At the risk of sounding obesely morbid, God and I have been talking about death a lot lately.

Where do I begin? Well, as a Christian, I’m consumed with personal transformation. As a pastor, I’m consumed with understanding that process so I can help facilitate it, or at least guide people well in the midst of it. And just this past week, I believe God showed me an astounding but disturbing key.


We all know that the penalty of our sins is forgiven through the death (and resurrection) of Jesus. There was no other way. What we forget, or maybe have never been taught, is that the power of sin must be dealt with the very same way, through death. The difference is that our forgiveness stems entirely from Christ’s work (HIS death); whereas our freedom comes in partnership with Christ, as we die along WITH him and are then raised with him.

See Romans 6 and the first part of 7, where Paul describes how “by dying to what bound us,” we are freed from the power of sin. Look up a random New Testament passage about personal transformation, and chances are the imagery describes death, crucifixion, etc. No amount of daily devotions, prayer, fasting, worship, confession, or anything else can overcome the power of sin in our lives. Only death will do. The path of salvation doesn’t become obsolete once we’re “in.” We don’t leave it behind for a different path. On the contrary, it becomes the path of daily transformation.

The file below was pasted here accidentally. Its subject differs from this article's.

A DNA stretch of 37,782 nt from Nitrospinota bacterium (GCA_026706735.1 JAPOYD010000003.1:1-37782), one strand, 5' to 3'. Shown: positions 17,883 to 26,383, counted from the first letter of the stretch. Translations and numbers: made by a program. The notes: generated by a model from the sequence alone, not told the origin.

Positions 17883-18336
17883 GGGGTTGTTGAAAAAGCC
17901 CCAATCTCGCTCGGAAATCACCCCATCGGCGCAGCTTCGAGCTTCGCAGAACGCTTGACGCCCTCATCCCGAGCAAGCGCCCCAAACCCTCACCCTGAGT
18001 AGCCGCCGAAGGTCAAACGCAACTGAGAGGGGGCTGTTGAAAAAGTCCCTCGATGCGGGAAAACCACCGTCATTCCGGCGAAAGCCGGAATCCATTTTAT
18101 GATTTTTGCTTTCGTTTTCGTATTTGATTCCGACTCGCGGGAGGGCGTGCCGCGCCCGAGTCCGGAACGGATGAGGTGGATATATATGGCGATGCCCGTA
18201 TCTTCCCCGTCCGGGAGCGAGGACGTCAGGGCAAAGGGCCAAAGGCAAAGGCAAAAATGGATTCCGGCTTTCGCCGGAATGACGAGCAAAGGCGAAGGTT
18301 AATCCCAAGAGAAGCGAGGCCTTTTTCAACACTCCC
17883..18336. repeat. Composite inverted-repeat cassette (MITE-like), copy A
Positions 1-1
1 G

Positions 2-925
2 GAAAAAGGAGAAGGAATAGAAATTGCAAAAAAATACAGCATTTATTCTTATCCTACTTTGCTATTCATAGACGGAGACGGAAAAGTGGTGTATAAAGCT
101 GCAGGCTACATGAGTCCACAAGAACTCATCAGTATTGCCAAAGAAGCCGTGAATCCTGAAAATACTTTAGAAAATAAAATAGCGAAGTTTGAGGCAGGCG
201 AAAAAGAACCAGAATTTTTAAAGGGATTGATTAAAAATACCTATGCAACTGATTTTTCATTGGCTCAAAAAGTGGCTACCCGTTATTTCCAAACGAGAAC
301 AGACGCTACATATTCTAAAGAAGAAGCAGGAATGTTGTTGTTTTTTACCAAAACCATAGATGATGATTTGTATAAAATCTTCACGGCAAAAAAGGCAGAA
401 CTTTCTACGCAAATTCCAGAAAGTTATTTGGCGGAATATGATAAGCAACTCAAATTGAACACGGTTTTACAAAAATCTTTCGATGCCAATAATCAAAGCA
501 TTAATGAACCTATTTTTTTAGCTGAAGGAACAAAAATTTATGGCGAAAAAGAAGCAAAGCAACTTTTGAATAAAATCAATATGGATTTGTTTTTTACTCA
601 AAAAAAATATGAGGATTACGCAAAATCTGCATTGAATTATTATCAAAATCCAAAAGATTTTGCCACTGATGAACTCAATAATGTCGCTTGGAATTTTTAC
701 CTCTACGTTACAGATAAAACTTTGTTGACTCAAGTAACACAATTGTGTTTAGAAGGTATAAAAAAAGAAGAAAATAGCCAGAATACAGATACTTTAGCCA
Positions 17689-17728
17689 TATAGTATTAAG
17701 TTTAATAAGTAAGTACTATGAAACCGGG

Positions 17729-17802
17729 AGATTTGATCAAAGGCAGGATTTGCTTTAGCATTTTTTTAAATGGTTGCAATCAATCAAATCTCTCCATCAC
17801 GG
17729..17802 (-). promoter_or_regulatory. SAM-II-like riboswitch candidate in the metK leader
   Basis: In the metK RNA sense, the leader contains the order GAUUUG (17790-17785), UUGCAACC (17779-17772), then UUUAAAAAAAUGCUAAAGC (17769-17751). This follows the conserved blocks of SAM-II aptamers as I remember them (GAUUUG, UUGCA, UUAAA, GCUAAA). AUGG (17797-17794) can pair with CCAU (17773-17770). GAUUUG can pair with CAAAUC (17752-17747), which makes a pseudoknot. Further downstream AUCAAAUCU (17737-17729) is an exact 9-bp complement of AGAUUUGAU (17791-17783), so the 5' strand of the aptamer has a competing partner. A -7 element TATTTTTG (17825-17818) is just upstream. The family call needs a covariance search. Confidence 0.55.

Work with me: “The wages of sin is death,” Paul says (Rom. 6:23). “Is death,” not “was death.” Both Sin’s payout and Jesus’ gift are laid out as present tense realities. This is big. Sin ALWAYS leads to death. No exceptions. But what the Spirit of God showed me recently blew my mind: Sin always leads to death, and Jesus’ death and resurrection doesn’t change that fact!

Let that sink in: Sin always leads to death, and the cross doesn’t change that fact. What Jesus changed forever is the nature of death, so that the “victory” and “sting” are now gone for his true followers. In particular, death is no longer a dead end, but a doorway to resurrection and personal change. Simply put, Jesus’ perfect work on the cross has rendered death redemptive.

Before we knew Christ, death meant the end because the only thing that could die was the real us. Now that we have a new self, the old self can die without hurting the real us.

But here’s the real kicker, folks, and we’d better get our heads around it: Not only DOES sin lead to death, it MUST lead to death, or the redemptive part won’t kick in. We must allow the sin we so regrettably commit to do it’s deadly work in us, because if I want to change, something has to die. Much of our lack of personal transformation stems from our endless quest to cheat death, to keep it at bay, to sin without reaping the consequences. To sin without dying for it.

“Unless you lose your life, you will not find it,” Jesus says, but we don’t believe him. Not really. But since sin entered the world, the inevitable death sin brings has been God’s chosen instrument, and will continue to be so until death itself is thrown into the lake of fire (Revelation 20). When the final transformation has been completed and we become like Jesus, having seen him face to face.

The real question is, what is this “death” describing? We’ll get into that tomorrow.